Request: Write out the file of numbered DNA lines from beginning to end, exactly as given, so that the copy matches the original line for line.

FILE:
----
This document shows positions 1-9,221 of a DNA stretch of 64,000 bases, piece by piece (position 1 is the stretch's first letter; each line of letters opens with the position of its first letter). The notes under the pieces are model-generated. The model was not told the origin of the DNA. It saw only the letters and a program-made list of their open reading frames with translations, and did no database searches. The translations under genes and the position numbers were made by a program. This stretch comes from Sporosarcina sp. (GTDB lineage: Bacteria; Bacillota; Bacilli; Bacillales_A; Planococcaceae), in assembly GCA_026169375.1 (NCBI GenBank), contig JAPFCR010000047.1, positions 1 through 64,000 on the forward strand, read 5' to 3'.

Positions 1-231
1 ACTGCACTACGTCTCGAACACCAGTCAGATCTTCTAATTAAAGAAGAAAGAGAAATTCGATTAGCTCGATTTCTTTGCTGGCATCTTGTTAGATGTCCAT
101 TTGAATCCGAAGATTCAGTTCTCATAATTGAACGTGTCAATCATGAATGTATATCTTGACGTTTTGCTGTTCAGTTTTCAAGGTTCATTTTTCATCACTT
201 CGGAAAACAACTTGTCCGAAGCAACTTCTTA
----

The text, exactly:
This document shows positions 1-9,221 of a DNA stretch of 64,000 bases, piece by piece (position 1 is the stretch's first letter; each line of letters opens with the position of its first letter). The notes under the pieces are model-generated. The model was not told the origin of the DNA. It saw only the letters and a program-made list of their open reading frames with translations, and did no database searches. The translations under genes and the position numbers were made by a program. This stretch comes from Sporosarcina sp. (GTDB lineage: Bacteria; Bacillota; Bacilli; Bacillales_A; Planococcaceae), in assembly GCA_026169375.1 (NCBI GenBank), contig JAPFCR010000047.1, positions 1 through 64,000 on the forward strand, read 5' to 3'.

Positions 1-231
1 ACTGCACTACGTCTCGAACACCAGTCAGATCTTCTAATTAAAGAAGAAAGAGAAATTCGATTAGCTCGATTTCTTTGCTGGCATCTTGTTAGATGTCCAT
101 TTGAATCCGAAGATTCAGTTCTCATAATTGAACGTGTCAATCATGAATGTATATCTTGACGTTTTGCTGTTCAGTTTTCAAGGTTCATTTTTCATCACTT
201 CGGAAAACAACTTGTCCGAAGCAACTTCTTA